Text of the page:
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In 2001 archaeologists found a red female skeleton in El Mirón Cave. Skeletons aren’t normally red making this quite odd, and earning the find uncreative nickname the “Red Lady”. But that was just the start of the strangeness1.

Later research would place the burial at around 19,000 years old, just after the peak of the last ice age. Which is also weird, as no other deliberate burials have been found in Spain from this period1.

The mandible, hands, a thigh of the Red Lady. Note, it’s red1.

Additionally, archaeologists found the reason she was red was from because ochre in the soil stained her. Strangely, this wasn’t naturally occurring ochre, but imported from 30 km and mixed in with the burial2.

Gradually, a picture of what happens start to emerge and it’s maybe not as weird as it first seemed. The Red Lady was given a special burial with special treatment. Whilst the specifics of what happened might sound a little unusual, the idea of treating the idea of the dead with reverence is not.

(although I like to imagine that this special treatment wasn’t because she was loved, but feared. Like how they gave Imohotep a bunch of goodies in the (good) Mummy movie. Which is totes a legit archaeological reference).

The Mummy wiki is called “Rickipedia”. There, that’s a thing you know now.

The Red Lady has no head

However, it turns out that this reverence (or fear) got weirder, as discovered by Dr Ana Marín-Arroyo from the University of Cantabria. She conducted a taphonomic analysis of the Red Lady, published in the Journal of Archaeological Science. Taphonomy is the study of all the weird stuff that can happen to a body after burial1.

And sure enough, she found some weird stuff happened to the Red Lady. Notably, Dr Marín-Arroyo found someone dug up the body after it decomposed and just took the Red Lady’s skull, along with several of her limb bones1.

The bits of the Red Lady present (black) and missing (not black)1.

They (or an accomplice) then just left with those bones, before reburying the Red Lady. The clue for this comes from the fact she’s clearly still in the original burial, as the fiddly bits like hand bones that are typically lost when a body is moved are still there. Thus, someone must have re-excavated this to get their hands on the bits that are now missing1.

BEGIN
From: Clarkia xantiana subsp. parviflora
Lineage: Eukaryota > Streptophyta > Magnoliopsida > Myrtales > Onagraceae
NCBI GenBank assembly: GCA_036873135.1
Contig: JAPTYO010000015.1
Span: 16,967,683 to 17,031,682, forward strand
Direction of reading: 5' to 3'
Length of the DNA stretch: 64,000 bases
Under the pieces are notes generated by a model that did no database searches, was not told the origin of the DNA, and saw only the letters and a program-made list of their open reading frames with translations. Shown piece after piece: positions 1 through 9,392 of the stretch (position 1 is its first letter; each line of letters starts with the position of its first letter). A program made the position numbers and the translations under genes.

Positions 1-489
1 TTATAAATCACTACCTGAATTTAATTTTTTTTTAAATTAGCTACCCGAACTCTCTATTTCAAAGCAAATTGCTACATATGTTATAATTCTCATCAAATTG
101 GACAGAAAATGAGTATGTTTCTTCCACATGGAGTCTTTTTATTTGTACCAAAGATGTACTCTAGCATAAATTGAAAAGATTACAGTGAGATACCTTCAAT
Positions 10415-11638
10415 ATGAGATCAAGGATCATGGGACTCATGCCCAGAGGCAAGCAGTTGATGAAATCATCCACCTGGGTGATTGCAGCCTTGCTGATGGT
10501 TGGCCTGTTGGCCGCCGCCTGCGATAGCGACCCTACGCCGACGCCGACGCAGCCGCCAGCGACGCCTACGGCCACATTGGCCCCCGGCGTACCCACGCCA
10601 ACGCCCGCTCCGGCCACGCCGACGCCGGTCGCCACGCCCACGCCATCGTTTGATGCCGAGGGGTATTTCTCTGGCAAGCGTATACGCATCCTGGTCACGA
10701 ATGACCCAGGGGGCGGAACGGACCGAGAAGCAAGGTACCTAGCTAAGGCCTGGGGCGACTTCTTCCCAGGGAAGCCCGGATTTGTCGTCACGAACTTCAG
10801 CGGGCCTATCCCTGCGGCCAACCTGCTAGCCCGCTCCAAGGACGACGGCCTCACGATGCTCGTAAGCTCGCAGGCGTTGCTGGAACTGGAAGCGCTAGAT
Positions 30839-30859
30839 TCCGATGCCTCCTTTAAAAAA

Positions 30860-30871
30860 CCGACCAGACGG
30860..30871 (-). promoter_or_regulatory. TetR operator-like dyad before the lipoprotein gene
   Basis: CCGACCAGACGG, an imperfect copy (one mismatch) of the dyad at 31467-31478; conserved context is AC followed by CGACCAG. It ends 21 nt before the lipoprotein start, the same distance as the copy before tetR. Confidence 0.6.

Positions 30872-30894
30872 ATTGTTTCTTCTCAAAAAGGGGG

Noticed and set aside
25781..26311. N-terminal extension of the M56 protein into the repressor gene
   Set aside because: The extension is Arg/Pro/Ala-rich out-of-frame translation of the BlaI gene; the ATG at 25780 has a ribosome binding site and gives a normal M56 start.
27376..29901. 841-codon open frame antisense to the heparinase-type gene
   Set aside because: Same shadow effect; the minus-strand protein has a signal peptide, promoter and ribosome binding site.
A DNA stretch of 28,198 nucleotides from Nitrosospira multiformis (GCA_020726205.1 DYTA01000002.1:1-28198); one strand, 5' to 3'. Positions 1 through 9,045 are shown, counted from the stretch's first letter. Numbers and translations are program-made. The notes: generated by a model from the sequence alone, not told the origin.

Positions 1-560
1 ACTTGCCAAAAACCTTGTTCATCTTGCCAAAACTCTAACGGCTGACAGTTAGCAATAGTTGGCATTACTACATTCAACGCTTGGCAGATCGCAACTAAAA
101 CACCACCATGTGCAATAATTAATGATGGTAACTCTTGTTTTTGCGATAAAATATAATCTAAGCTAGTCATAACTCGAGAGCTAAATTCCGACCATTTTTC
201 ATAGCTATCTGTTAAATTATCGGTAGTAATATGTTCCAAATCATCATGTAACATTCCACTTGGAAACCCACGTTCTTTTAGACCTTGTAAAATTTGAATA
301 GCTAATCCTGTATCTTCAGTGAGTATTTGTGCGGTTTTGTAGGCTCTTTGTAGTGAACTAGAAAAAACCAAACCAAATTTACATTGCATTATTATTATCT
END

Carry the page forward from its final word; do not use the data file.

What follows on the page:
It was during this reburial that the ochre was mixed in with the backfill, giving her that classic red colour all the girls want. Here, the evidence comes from the fact this pigment overlies damage and staining that occurred on the bones. Thus, the ochre must have been added after the bones were already exposed1.

An archaeologist recreating the position of the Red Lady burial. Probably not recreating the attire1.

How weird is weird?

So, it turns out the Red Lady had a more exciting afterlife than just “buried with honours” (or fear). Someone(s) came back and removed bits of her after she was decomposed. Which sure sounds weird to us, but there are a few other examples of this in history1.

Most famously, people living in some of the first cities humanity ever built also had a bit of a skull thing. Around 11,000 years ago they were burying their dead in the foundations of their houses, then re-excavating them later. The skulls were then reconstructed with plaster to make them look like a (super creepy) person.

A plastered skull from Jericho. I think it should sue Leatherface for copyright infringement.
By Gary Todd – https://www.flickr.com/photos/[email protected]/28346956557/, CC0,

Given the huge swathe of time and space between these plaster skulls and the Red Lady, it’s unlikely there’s any cultural connection between them. It seems that, over the millennia, numerous cultures have had a bit of a skull obsession.

And, thanks to the work of Dr Marín-Arroyo, we know this extends even further back than we ever thought.


  1. Marín-Arroyo, A.B., 2015. Taphonomic study of the human remains from the Magdalenian burial in El Mirón Cave (Cantabria, Spain). Journal of Archaeological Science60, pp.57-65.
  2. Román, R.S., Banón, C.B. and Ruiz, M.D.L., 2015. Analysis of the red ochre of the El Mirón burial (Ramales de la Victoria, Cantabria, Spain). Journal of Archaeological Science, 60, pp.84-98.

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